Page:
Folsom Lake has something for everyone

Folsom Lake is an awesome fishery. I personally think it is one of the best fisheries in California. There are not many places you can go to in the state, much less the country, where you have a chance to catch blacks, spots, and smallies weighing more than five pounds!

Folsom is located about 25 miles east of Sacramento. It is approximately 11,000 acres at full pool and has 75 miles of shoreline. The lake was created in 1955 by the Folsom Dam. It is made by the American River and consists of a north and south fork arm which both meet the main lake.

Much like other lakes, Folsom Lake is at its best during the spring. In the spring you can use traditional pre-spawn, spawning, and post spawn patterns to find fish. Secondary staging points are awesome and can be a solid pattern since you can find them all over the lake. Also, by this time of the year the lake level is back up and you can find tons of fish in the flooded willow trees that are near potential spawning grounds (i.e. bays and coves). When fishing these areas you can use almost any type of reaction baits, jigs, and darter head worms. Other top producers are Senko’s and Flukes and if you want to fish for strictly big fish then swimbaits are the way to go.

The summer is typically the toughest time of year on Folsom. Dropshotting and topwater will be the top producers for sure. This is when you should start using your graph to find balls of bait and the sharp breaks on the underwater islands. These sharp breaks are where the bass will school up and ambush the bait. Dropshotting small three inch baits tend to work best since the fish can be finicky. When fishing topwater look for the steep bluffs up the north and south forks and the shallow rockpiles on the main lake. Spooks, buzzbaits, and poppers all work, but let the conditions dictate which one to use on that specific day.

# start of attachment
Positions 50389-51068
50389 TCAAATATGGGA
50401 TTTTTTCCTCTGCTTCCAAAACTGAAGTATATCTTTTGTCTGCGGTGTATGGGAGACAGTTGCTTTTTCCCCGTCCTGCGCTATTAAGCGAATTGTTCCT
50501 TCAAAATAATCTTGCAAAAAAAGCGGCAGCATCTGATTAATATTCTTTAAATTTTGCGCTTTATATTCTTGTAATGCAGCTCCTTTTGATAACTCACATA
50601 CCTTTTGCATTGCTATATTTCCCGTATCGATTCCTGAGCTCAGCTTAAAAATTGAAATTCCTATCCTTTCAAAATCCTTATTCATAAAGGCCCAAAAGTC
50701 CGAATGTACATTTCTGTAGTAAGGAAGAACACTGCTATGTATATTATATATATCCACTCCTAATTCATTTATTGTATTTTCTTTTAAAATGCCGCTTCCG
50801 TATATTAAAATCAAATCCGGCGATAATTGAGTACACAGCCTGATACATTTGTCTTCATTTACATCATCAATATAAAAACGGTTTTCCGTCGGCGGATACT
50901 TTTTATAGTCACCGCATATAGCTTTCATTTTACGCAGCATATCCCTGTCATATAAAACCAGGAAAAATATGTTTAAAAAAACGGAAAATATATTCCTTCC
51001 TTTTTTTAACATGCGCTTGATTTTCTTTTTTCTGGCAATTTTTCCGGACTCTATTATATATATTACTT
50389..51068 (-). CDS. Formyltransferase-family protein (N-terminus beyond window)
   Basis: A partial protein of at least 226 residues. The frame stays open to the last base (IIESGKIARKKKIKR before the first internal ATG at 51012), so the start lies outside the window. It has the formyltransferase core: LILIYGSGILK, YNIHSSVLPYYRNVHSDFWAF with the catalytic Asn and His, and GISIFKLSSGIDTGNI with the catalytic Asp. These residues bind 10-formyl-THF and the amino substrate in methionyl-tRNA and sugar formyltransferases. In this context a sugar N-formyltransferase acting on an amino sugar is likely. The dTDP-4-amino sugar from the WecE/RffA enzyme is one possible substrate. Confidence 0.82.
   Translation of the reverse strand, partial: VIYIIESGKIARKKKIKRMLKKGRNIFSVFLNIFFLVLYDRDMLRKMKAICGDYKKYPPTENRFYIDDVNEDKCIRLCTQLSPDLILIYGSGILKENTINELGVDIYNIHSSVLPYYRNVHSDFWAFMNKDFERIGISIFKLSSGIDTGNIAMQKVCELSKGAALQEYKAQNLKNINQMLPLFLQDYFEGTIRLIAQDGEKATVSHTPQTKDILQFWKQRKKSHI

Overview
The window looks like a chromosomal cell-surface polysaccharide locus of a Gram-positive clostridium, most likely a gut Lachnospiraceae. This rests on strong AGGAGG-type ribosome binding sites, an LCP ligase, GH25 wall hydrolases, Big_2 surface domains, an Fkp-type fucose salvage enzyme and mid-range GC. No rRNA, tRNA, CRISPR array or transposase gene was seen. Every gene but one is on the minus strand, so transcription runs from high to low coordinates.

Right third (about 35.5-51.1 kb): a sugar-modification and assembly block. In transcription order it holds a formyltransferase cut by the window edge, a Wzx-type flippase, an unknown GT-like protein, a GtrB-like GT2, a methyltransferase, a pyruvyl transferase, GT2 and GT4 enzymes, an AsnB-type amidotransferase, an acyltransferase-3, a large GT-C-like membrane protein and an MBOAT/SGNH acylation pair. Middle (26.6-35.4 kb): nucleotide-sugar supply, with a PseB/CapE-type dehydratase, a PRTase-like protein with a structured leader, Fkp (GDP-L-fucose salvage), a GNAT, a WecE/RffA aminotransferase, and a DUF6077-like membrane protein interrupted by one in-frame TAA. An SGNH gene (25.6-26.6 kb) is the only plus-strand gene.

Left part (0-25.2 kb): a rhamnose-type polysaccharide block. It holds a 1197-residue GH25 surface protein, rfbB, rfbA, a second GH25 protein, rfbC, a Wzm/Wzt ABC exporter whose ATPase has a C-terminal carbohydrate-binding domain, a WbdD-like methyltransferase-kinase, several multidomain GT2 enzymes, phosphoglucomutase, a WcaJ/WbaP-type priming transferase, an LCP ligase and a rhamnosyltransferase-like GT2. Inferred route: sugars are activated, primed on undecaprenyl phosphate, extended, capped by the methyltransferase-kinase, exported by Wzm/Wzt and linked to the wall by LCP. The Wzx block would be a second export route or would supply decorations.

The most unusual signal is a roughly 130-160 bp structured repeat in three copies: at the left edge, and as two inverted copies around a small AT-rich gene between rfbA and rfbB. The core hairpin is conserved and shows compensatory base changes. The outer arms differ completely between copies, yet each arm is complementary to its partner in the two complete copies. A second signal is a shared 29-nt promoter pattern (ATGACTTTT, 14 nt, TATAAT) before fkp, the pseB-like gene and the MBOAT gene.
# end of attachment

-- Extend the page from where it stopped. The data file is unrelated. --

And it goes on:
During the fall the lake level starts fluctuating, which will toughen the bite up real quick. This time of year you can find fish on all the main points. In the mornings they move up and feed on these points, then they move off, but they seem to always pull up and feed one more time during the afternoon. My favorite baits for these points are jigs and rip-baits. You can also find fish on the same islands that the fish were on from the summer and as the water drops they will move to the next closest island that is deeper. Dropshotting still works well on these islands as well as dragging jigs.

The winter can be very good at times on Folsom. Jigs and worms are the only two things you need this time of year. A _ jig and a 3/16 darter head worm catch more fish for me than any other baits. This time of year the best fish are located on isolated spots such as rock piles and steep breaks off points. These areas are easiest found by fishing strictly main lake. Don’t be afraid to try and fish right on the bank either. Sometimes with a warm afternoon sun those fish move up in less than 10 feet of water and they start eating real well.

Throughout this article I have mentioned reaction baits, jigs, and worms. The ones that I recommend are Lucky Craft ripbaits and crankbaits, War Eagle spinnerbaits, Bass Patrol jigs, and Robo worms.

If you are going to come up and fish Folsom for a couple days you can find plenty of hotels in the area. The best area to find a hotel would be Roseville. It is closest to Granite Bay launch ramp and is right off of I-80. Fisherman’s Warehouse has a store a couple miles farther up I-80. It’s in Rocklin and the address is 4430 Granite Drive. Thanks for reading my first article with National Bass West